A topic to which Aurell keeps returning is that of the troubadours or jongleurs. Like too many other scholars, most notably Georges Duby, he treats the admiration of noble women from afar, as found in troubadour poems from southern France, as explicable by a paradigm of vassal knights serving in the courts of older, more powerful married men, as typically found in northern France (149-150, 335). This admiration he unproblematically calls courtly love, without reference to the convincing argument of Fredric Cheyette that southern noblewomen might be treated as powerful and in command because they were powerful and in command (Ermengard of Narbonne, 2001, in Aurell's bibliography in the French edition).
In general, the role of women in aristocratic culture is not well served here. A section on women as readers and writers is tucked away at the end of a chapter entitled "Knighthood and Literary Creation," which is primarily a series of plot summaries of medieval romances. Women are said to be especially concerned with cleanliness (107) and to be the principal readers of psalters (197). Indeed, increased male interest in religious issues is described as "feminization" (226). A section on shame and immodesty begins with women, even though the rest of the chapter is about men (296). But it is encouraging that Aurell treats female literacy among the laity as normal, at least for those in the upper echelons of society, rather than assuming female ignorance.
Organized religion is also poorly served. The church is primarily depicted as a source of the learning that was taught to lettered knights, but the intense efforts to find a purer, more apostolic form of life in the twelfth and thirteenth centuries does not appear. Instead, knights are depicted as becoming less concerned with monasticism in the thirteenth century, which may be true, but only because monks were outcompeted as exemplars of holiness by the friars. There is little indication of the struggles that both warriors and clerical theologians went through in trying to reconcile knightly violence with Christianity or to channel this violence into acceptable venues. Instead Aurell suggests that churchmen simply opposed sin and bloodshed. They hoped instead, he indicates, for a classless society, a curious statement given the extent to which the concept of hierarchy was built into Christian cosmology, made even more curious by the suggestion that Dante would seem "an enlightened spirit" by modern standards (386).
Aurell appears to have written for an educated French audience who are not medievalists. There is really no English-language equivalent for this type of book, somewhere between a popular survey and a scholarly work. This has aspects of both. The book is footnoted throughout, pauses periodically for brief historiographic discussions, and has a very extensive bibliography of both primary and secondary sources. Anglophone as well as modern French authors are very well represented, along with a smattering of Germans, Italians, and Spaniards. And yet the book often stops to give an introductory overview of such topics as the effort that went into knightly training (39), certainly already well known to any medievalist picking up a book on aristocratic literacy.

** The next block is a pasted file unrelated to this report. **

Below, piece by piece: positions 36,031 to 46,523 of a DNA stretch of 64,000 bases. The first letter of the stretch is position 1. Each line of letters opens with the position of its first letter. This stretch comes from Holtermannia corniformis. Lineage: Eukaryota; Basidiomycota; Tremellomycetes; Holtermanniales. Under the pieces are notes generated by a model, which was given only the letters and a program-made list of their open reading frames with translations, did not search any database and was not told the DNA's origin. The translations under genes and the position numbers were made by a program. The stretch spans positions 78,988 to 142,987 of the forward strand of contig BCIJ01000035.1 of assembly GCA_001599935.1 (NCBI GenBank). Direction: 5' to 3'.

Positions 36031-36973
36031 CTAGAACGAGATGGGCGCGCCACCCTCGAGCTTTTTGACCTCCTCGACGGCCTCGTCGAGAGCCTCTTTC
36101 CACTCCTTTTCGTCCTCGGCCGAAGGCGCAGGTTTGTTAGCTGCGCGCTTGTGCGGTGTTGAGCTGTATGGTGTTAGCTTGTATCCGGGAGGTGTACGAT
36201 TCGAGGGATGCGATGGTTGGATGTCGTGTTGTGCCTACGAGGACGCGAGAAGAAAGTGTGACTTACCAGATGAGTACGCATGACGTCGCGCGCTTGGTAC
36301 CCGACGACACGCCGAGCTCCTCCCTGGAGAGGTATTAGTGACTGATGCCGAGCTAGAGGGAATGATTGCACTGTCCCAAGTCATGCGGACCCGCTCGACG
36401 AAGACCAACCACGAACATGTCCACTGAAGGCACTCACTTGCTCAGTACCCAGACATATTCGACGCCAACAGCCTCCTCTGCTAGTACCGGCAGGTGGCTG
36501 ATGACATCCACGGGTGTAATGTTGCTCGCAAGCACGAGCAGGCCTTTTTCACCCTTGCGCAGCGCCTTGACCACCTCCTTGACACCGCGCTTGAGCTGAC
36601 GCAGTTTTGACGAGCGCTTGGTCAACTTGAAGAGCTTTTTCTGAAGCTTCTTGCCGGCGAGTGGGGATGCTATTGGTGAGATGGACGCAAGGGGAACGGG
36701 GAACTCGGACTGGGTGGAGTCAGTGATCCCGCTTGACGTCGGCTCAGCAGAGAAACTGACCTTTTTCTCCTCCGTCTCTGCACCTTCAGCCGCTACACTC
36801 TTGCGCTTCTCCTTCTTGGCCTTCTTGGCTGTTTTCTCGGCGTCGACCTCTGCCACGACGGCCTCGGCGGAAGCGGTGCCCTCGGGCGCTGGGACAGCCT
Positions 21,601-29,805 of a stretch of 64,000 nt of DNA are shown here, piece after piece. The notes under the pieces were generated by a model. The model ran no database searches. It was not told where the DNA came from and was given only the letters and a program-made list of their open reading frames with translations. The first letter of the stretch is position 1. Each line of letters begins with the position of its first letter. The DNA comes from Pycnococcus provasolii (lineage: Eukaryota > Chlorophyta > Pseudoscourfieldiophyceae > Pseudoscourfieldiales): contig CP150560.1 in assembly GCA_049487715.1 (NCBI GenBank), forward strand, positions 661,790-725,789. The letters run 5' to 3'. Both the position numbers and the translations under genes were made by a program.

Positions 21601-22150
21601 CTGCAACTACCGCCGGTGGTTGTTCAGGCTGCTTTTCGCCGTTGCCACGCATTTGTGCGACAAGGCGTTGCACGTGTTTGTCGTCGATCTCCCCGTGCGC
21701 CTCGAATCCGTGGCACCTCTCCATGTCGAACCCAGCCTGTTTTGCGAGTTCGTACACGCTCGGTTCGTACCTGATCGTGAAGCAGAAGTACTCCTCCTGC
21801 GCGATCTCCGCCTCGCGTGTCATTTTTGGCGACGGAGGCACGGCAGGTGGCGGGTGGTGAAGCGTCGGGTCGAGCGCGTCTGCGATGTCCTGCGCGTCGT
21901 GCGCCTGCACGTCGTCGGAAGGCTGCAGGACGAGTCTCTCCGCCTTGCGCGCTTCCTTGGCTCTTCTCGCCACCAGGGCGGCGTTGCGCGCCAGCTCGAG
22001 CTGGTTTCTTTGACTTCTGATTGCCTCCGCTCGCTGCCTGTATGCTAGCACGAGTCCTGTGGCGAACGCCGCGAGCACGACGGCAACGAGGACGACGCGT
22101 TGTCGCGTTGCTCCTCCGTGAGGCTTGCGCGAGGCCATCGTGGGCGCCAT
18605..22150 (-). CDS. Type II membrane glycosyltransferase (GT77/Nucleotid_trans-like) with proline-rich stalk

One comes away with the feeling that the work might read better in French than in English. Perhaps a close translation is not always to be desired. Although the English is technically correct, one often wishes for a different word. The following examples are all from p. 1. A knight is described as in danger of being "expropriated," when what is meant is having his property seized. A later addition to a manuscript is called a "belated" addition. A knight's sense of superiority to royal officials is labeled a "philistine attitude." Knights and clerics are said to have "a certain synergy between their respective existences... despite the apparent discordance between their respective statuses." And it is difficult to interpret the meaning of "the sprout demography of lineages" (391). In addition, the French scholarly tendency to describe the previously accepted view of matters in apparent agreement, before presenting a quite different argument, reads in English like self-contradiction. For example, Aurell describes at some length a supposed gulf between literate clerics and illiterate knights before abruptly turning to knightly literacy (13-28).
Overall this book will serve as a useful corrective for anyone who still thinks of high medieval knights as illiterate and uncivilized (violent, yes, coarse and crude, no). Most medievalists will find little in the arguments that is new. Yet Aurell does provides a wealth of anecdotes from medieval sources, many of which may be unfamiliar and worth pursuing.